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I agree a calf hutch sounds wonderful. She could just be on the skinnier side from producing milk and the cold bothered her more than normal. I would just keep an eye on her if she does start shivering while milking. I have dealt with milk fever before and it ain't pretty.

Glad she is doing better though .

Justine

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  #13  
Old 11/17/12, 07:51 PM
 
Join Date: Jan 2008
Location: Maine
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OK, so on this topic (and again, thank you all who so generously help us newbies!) I have another question. I am familiar with the deep bedding idea from my poultry. If I bed the shed down with straw, will that not be a major project to clean out later? I am assuming you mean for me to layer on fresh bedding throughout the winter?
Thanks in advance...

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  #14  
Old 11/17/12, 07:56 PM
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Goats are always a major project.

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  #15  
Old 11/17/12, 08:02 PM
 
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Originally Posted by Alice In TX/MO View Post
Goats are always a major project.
I think that is because they have such unique personalities. They are like pet dogs more than livestock. You just come to care for them so quickly.
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  #16  
Old 11/17/12, 08:05 PM
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~smiles~ You can muck out the shed once per week and put in fresh bedding, which won't be as warm....OR you can just keep piling bedding in there and do a single, major muck out in spring of nearly completely composted, garden-make-happy, stuff.

What provides the extra warmth of deep bedding is that the bottom layers compost through the winter, providing heat to whatever is laying on top of it. By simply adding an extra layer of bedding whenever it starts looking like something that you wouldn't want to sit down in to cuddle up to a goat, then you keep this process going.

The bottom-layer, composting, deep bedding can raise the temperature in a shed or stall as much as 20 degrees. It is kinda like a heater that doesn't need electricity.

To me, that's worth a little extra effort in spring.

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  #17  
Old 11/17/12, 10:03 PM
 
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Goats produce internal heat from the digestion of long stem fiber, so make sure she has plenty of hay. My goats have been shivering on some recent cold mornings too. I think they go through an adjustment period and get used to the cold weather.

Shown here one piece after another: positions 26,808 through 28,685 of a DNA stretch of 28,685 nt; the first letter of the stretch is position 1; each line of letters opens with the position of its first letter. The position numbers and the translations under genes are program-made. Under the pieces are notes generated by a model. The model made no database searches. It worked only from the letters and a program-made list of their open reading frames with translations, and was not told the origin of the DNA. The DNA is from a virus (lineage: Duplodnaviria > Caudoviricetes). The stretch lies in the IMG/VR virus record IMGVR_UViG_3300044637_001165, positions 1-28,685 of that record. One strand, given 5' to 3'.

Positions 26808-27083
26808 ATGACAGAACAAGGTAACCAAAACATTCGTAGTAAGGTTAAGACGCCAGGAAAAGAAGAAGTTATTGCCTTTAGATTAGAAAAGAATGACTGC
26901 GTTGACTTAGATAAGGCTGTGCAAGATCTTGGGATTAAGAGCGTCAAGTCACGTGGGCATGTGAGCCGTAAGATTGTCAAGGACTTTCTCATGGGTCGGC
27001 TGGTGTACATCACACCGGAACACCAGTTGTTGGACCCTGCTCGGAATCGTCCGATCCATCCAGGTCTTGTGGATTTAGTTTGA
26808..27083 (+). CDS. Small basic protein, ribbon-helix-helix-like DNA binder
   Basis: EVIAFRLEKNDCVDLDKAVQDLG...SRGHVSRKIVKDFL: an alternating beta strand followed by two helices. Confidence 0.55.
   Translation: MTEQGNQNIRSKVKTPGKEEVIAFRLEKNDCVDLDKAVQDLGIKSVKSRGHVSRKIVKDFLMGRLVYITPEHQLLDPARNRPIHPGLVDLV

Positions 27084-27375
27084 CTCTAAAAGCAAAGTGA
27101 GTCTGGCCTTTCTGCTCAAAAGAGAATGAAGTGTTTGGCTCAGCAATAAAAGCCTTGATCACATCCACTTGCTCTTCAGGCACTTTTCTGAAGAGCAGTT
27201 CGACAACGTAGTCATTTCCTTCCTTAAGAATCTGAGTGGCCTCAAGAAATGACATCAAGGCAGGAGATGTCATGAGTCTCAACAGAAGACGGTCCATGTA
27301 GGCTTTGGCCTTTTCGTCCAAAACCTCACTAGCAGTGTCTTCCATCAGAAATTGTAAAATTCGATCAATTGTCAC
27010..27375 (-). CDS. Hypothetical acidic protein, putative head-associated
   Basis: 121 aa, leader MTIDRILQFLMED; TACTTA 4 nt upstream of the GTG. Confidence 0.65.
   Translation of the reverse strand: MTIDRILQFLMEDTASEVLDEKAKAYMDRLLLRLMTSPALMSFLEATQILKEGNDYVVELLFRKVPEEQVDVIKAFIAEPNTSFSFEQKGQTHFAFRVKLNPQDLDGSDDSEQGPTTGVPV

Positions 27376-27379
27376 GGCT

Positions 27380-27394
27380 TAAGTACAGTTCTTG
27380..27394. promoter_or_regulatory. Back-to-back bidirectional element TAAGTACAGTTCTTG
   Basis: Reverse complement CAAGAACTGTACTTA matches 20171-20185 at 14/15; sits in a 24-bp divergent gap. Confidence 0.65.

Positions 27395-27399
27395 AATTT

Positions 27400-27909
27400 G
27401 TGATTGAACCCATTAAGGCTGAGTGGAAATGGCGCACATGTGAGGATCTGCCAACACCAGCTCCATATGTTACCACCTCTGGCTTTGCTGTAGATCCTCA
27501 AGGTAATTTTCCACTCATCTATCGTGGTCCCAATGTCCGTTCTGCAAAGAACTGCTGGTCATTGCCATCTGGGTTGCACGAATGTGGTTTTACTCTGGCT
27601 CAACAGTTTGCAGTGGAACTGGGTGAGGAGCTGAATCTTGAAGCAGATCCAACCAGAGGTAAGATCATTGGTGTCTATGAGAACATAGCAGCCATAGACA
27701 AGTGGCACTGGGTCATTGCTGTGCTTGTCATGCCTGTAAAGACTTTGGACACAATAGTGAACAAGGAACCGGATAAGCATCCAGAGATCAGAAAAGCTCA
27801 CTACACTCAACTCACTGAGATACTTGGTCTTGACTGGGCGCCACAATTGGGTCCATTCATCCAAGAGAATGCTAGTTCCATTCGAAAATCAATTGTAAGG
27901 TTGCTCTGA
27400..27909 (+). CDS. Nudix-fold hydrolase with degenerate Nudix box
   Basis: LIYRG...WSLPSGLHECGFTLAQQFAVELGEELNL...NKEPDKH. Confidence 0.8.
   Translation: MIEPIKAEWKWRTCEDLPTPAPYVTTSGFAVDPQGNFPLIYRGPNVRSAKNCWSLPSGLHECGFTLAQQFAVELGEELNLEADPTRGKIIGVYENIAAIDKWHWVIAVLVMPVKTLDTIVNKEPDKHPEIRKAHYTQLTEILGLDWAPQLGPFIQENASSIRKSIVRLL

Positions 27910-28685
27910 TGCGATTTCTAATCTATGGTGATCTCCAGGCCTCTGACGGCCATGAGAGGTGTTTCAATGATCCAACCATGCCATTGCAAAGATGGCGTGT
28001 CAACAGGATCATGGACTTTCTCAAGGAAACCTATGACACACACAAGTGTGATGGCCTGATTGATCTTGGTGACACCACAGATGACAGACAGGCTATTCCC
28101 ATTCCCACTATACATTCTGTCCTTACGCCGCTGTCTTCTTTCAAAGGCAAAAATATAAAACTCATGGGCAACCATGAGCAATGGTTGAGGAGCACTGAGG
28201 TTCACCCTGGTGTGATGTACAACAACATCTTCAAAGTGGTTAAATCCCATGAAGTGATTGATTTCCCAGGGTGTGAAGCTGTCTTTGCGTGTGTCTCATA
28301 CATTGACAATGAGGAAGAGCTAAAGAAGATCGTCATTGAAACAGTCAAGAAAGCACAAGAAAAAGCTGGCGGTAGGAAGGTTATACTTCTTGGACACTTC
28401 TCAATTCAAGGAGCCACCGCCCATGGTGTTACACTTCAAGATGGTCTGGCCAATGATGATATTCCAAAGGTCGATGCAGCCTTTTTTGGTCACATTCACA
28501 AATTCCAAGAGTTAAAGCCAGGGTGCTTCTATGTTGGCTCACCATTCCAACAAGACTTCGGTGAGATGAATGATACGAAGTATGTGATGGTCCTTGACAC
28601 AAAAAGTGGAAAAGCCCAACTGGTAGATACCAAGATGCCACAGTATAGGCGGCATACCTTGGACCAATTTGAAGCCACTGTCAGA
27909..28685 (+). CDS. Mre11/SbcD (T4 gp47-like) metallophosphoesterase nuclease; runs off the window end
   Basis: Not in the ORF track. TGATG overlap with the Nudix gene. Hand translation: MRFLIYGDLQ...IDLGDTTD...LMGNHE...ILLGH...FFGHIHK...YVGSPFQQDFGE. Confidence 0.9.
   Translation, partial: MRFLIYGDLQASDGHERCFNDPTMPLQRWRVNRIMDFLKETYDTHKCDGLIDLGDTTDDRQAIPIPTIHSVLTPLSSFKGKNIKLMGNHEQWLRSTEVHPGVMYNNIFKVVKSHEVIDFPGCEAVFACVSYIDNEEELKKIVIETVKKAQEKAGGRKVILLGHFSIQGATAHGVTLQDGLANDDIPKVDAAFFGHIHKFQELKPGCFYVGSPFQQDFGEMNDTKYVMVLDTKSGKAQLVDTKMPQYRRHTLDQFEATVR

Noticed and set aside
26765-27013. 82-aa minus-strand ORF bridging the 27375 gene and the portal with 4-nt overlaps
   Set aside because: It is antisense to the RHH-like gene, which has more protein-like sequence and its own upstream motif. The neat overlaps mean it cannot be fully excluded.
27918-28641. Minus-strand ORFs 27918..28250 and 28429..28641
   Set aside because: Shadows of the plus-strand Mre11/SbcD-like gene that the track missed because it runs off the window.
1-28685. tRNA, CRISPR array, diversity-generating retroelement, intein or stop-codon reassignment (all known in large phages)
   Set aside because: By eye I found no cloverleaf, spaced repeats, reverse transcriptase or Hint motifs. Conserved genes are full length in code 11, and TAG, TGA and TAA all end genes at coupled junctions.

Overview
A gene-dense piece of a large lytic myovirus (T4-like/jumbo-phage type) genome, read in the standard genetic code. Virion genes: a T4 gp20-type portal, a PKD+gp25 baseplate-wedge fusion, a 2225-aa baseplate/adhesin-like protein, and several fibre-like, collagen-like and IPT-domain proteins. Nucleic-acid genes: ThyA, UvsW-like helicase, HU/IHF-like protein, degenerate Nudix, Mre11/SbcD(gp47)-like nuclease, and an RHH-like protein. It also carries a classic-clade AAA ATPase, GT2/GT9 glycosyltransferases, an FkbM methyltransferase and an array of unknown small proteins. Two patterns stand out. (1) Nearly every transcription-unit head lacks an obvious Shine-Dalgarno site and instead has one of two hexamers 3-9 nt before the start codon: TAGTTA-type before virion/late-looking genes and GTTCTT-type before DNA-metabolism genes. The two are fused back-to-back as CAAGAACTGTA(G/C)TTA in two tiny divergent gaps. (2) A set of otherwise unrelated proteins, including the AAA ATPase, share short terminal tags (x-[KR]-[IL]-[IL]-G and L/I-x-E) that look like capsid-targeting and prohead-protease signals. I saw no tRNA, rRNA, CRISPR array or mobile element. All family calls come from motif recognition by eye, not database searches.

Chris

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  #18  
Old 11/17/12, 11:31 PM
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My goats have a warm barn and on a cold morning, they shiver. So do the dogs and the horses. Shivering is a response to cold that actually warms the animal. In the absence of symptoms, I'd say your goat is fine and not to worry about the shivering.

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  #19  
Old 11/18/12, 06:44 AM
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I do the deep bedding method and love it! Yes it is a lot of work to clean it out in the spring...but really it only takes my hubby an hour or so to shovel it out and haul to the manure pile. The key is to find someone else to do it

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  #20  
Old 11/18/12, 09:53 AM
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but really it only takes my hubby an hour or so to shovel it out and haul to the manure pile. The key is to find someone else to do it
LOL. Agreed! It's a giant pain to do alone. DH and I do it together and it's not bad. And honestly, it's a trade-off that benefits the goats. I'd rather be out there mucking three times as long on one early spring day than mucking weekly in the frigid dead of winter.

So I get to put off chores and the goats are warmer!
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  #21  
Old 11/18/12, 10:54 PM
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This thread was extremely educative
Thanks a ton to all

I am just preparing a small building to bring new goats this week

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  #22  
Old 11/18/12, 11:04 PM
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Originally Posted by Minelson View Post
I do the deep bedding method and love it! Yes it is a lot of work to clean it out in the spring...but really it only takes my hubby an hour or so to shovel it out and haul to the manure pile. The key is to find someone else to do it
ROFLOL! Takes the dc two days - unless I help - then it only takes a day and a half! But the goaties are warm over the winter, so we are all happy here!
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  #23  
Old 11/20/12, 02:03 AM
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If the deep bedding gets a little musty or whiffy, just sprinkle a cupful of lime over it before adding a fresh layer of straw. Keeps it sweet and fresh I find - and aids the composting process, brings in worms etc.

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  #24  
Old 12/25/12, 10:50 PM
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Originally Posted by ani's ark View Post
If the deep bedding gets a little musty or whiffy, just sprinkle a cupful of lime over it before adding a fresh layer of straw. Keeps it sweet and fresh I find - and aids the composting process, brings in worms etc.
Thanks I dint know that. I am spreading a thin layer of hay each week. But I hadn't use lime. Thanks again for the tips
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  #25  
Old 12/26/12, 06:52 AM
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A smaller space is easier to keep warm. I back two pallets together with flakes of bedding straw between them for insulation. This creates a "wall panel". Right now I only need wind blocks, (because the space is already covered) but you can also use them to attach to other "panels" to create a "goat house", complete with a ceiling. I still pile in lots of bedding straw on the floor, and use leftover hay for better contact insulation.

Edited to add: I should point out that I do not stack the pallets on top of each other. Each "wall panel" is as tall as the goat house gets. Squared they are great for one goat. Putting two together makes a space for more. I use these as options the goats can chose. There are no doors on the goat houses.